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Frequent information updates for agricultural audiences

Marestail and Waterhemp Control Stategies - from Mike Roegge

Posted by John Fulton -

It was pretty evident during this past summer that marestail and waterhemp populations across the area are resistant to glyphosate. Thus many will need to utilize a different weed control strategy to control these weeds in soybean fields. The process can begin this fall.

Marestail can germinate in the fall and the spring. So if using a fall application in these fields, be sure to include 2,4-D in the mix. It will provide excellent control if used at the 1# per acre rate before the plant becomes completely dormant in late November. It would be best to include glyphosate in the tank to control emerged winter annuals such as henbit and chickweed as 2,4-D does very little for these two specific weed species.

If you include a residual herbicide in the fall mix, do not expect control to last into the late spring and summer to provide any control of waterhemp. There is simply too much time between application and emergence. Waterhemp can emerge from very shallow depths and it's tough to keep this weed under control with spring applications much less from fall applications.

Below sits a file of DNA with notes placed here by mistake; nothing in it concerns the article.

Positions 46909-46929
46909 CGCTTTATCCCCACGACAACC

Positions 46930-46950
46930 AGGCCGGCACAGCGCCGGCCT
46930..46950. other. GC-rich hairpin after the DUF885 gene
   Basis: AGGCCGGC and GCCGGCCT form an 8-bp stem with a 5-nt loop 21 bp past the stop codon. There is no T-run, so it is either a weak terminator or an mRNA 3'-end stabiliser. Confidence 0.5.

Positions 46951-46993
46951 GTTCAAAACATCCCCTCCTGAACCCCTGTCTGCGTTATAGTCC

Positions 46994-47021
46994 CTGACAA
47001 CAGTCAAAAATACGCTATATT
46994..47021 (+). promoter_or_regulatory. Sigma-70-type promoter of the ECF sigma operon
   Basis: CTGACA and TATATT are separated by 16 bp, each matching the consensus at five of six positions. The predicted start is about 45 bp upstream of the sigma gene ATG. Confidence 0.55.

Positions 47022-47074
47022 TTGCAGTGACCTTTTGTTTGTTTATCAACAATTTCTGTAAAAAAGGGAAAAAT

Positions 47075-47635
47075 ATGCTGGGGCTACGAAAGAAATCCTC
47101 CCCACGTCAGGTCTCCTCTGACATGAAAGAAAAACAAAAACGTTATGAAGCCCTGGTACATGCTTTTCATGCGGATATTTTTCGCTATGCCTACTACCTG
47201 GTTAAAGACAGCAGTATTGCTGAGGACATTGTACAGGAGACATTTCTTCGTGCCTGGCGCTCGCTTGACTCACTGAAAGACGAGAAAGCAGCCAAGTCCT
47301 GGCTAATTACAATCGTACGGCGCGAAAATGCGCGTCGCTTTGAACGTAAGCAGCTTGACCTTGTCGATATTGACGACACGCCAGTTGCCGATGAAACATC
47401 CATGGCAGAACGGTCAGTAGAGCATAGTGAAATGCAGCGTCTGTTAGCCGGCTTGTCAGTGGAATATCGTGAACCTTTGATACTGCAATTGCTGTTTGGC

In fact, because waterhemp can emerge over such a long period of time, a residual application at or before planting time coupled with an application of residual at post emerge timing may be necessary. Many will ponder the necessity of such extreme measures, but because of the widespread resistance to glyphosate, we'll be relying upon the postemergent applied PPO herbicides (Cobra, Phoenix, etc.) to provide control of any escaped weeds. So it makes the job much easier if there are fewer waterhemp plants to control, thus the need for residual herbicides to help keep the waterhemp populations low.

And as you recall from pre glyphosate days, these PPO herbicides are contact products and work best on very small waterhemp that can be completely covered with the spray mix. Liberty Link soybeans are another option for waterhemp control, but again, they rely upon a contact herbicide as well, and work best when small waterhemp is treated.

We're in a new era of weed control. You can't keep doing the same things this year that you did last year. We need to treat these resistant weeds differently.



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